The MPLS TE facilities built into Cisco IOS XE software provide a feature-rich, integrated approach to managing the large volumes of traffic that typically flow through WANs. The MPLS TE facilities are integrated into Layer 3 network services, thereby optimizing the routing of IP traffic in the face of constraints imposed by existing backbone transmission capacities and network topologies.
Capabilities Supported by the MPLS Traffic Engineering MIB
•The ability to generate and queue notification messages that signal changes in the operational status of MPLS TE tunnels.
•Extensions to existing SNMP commands that provide the ability to enable, disable, and configure notification messages for MPLS TE tunnels.
•The ability to specify the name or the IP address of a network management station (NMS) in the operating environment to which notification messages are to be sent.
•The ability to write notification configurations into nonvolatile memory.
Notification Generation Events
When MPLS TE notifications are enabled (see the snmp-server enable traps (mpls) command), notification messages relating to specific events within Cisco IOS XE software are generated and sent to a specified NMS in the network.
For example, an mplsTunnelUp notification is sent to an NMS when an MPLS TE tunnel is configured and the tunnel transitions from an operationally "down" state to an "up" state.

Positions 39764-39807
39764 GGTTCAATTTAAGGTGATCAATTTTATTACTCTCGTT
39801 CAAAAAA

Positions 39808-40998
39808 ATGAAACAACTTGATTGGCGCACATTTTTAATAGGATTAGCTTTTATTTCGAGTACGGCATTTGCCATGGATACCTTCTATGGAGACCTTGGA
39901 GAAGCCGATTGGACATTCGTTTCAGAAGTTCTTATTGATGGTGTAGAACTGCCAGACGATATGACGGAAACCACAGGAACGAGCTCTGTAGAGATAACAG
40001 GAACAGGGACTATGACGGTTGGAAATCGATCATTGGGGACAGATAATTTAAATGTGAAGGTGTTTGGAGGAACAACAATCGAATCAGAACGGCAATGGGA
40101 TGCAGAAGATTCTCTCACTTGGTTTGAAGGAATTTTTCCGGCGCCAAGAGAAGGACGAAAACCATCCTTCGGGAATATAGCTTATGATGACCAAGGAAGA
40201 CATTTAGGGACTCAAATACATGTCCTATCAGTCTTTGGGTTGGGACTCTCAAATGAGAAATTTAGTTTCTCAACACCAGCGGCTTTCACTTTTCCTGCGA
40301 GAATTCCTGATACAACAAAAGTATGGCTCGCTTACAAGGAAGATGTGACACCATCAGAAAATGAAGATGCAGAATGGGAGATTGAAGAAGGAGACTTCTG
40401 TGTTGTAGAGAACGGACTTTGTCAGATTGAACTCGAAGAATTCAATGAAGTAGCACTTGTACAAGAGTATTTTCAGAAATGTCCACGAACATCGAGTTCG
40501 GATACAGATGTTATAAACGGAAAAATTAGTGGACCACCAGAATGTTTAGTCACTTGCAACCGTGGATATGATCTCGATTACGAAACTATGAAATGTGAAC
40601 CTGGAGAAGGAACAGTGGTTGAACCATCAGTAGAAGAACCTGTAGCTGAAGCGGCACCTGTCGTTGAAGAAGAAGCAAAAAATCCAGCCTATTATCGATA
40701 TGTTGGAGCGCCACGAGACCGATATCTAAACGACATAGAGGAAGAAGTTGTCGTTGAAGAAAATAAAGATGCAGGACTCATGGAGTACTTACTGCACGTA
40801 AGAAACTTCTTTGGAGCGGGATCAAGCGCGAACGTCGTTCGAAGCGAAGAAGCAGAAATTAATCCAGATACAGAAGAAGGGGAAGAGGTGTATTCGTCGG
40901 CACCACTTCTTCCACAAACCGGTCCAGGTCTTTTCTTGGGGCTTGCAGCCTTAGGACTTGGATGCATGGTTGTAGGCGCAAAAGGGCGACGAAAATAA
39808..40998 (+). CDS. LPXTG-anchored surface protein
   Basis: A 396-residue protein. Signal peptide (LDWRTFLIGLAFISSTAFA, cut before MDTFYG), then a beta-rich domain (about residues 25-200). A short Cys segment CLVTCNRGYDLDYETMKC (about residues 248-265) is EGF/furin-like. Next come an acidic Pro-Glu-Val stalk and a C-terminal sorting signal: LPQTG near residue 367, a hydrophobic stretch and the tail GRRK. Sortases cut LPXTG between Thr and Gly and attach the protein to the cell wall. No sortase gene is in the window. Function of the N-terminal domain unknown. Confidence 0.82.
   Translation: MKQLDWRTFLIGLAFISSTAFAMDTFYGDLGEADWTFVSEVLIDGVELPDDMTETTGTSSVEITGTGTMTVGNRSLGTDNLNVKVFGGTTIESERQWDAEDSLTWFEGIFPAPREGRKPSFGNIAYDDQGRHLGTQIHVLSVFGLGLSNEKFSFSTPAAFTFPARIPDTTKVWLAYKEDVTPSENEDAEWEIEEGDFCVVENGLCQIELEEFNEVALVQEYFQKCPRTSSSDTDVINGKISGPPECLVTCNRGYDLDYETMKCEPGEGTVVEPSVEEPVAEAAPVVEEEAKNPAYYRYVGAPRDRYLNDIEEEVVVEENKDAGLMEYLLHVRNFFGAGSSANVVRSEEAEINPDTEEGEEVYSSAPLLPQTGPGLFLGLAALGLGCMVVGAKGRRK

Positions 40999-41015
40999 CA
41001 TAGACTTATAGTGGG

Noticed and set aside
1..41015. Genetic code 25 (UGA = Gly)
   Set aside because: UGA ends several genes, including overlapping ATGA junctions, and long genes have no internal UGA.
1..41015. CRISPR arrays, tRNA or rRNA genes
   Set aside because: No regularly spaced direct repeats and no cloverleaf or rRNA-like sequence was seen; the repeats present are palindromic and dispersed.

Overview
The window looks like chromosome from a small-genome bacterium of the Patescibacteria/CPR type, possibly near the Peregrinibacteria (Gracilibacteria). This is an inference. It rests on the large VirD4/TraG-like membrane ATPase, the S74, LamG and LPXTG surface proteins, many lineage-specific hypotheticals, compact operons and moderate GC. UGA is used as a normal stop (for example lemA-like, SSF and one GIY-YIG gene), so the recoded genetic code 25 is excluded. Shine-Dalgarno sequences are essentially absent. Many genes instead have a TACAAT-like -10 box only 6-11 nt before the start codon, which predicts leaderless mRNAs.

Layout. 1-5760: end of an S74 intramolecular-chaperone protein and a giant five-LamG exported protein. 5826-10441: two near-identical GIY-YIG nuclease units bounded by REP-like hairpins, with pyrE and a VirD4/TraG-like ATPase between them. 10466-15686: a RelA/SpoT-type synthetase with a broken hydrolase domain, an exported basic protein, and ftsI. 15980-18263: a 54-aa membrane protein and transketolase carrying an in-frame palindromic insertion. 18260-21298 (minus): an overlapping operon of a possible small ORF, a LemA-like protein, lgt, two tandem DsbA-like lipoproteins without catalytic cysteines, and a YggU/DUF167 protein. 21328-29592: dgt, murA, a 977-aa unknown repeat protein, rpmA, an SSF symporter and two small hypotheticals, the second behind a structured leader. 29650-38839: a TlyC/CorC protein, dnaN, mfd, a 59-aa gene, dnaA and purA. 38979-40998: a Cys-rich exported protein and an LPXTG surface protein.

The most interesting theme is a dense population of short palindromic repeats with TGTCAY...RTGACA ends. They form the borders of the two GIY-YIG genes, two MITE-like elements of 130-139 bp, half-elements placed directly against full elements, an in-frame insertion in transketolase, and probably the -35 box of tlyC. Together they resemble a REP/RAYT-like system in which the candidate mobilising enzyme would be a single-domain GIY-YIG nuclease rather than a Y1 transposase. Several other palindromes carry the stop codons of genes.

Conversely, an mplsTunnelDown notification is generated and sent to an NMS when an MPLS TE tunnel transitions from an operationally "up" state to a "down" state.
An mplstunnelRerouted notification is sent to the NMS under the following conditions:
•The signaling path of an existing MPLS TE tunnel fails for some reason and a new path option is signaled and placed into effect (that is, the tunnel is rerouted).
•The signaling path of an existing MPLS TE tunnel is fully operational, but a better path option can be signaled and placed into effect (that is, the tunnel can be reoptimized). This reoptimazation can be triggered by:
–The issuance of an mpls traffic-eng reoptimize command
–A configuration change that requires the resignaling of a tunnel
The mplsTunnelReoptimized notification is not generated when an MPLS traffic engineering tunnel is reoptimized. However, an mplsTunnelReroute notification is generated. Thus, at the NMS, you cannot distinguish between a tunnel reoptimization event and tunnel reroute event.
Path options are configurable parameters that you can use to specify the order of priority for establishing a new tunnel path. For example, you can create a tunnel head configuration and define any one of many path options numbered 1 through n, with "1" being the highest priority option and "n" being an unlimited number of lower priority path options. Thus, there is no limit to the number of path options that you can specify in this manner.
When an MPLS TE tunnel interface (or any other device interface, such as an FastEthernet or Packet over SONET (POS) interface) transitions between an up and down state, an Interfaces MIB (ifMIB) link notification is generated. When such a notification occurs in an MPLS TE MIB environment, the interface is checked by software to determine if the notification is associated with an MPLS TE tunnel. If so, the interfaces MIB link notification is interlinked with the appropriate mplsTunnelUp or mplsTunnelDown notification to provide notification to the NMS regarding the operational event occurring on the tunnel interface. Hence, the generation of an Interfaces MIB link notification pertaining to an MPLS traffic engineering tunnel interface begets an appropriate mplsTunnelUp or mplsTunnelDown notification that is transmitted to the specified NMS.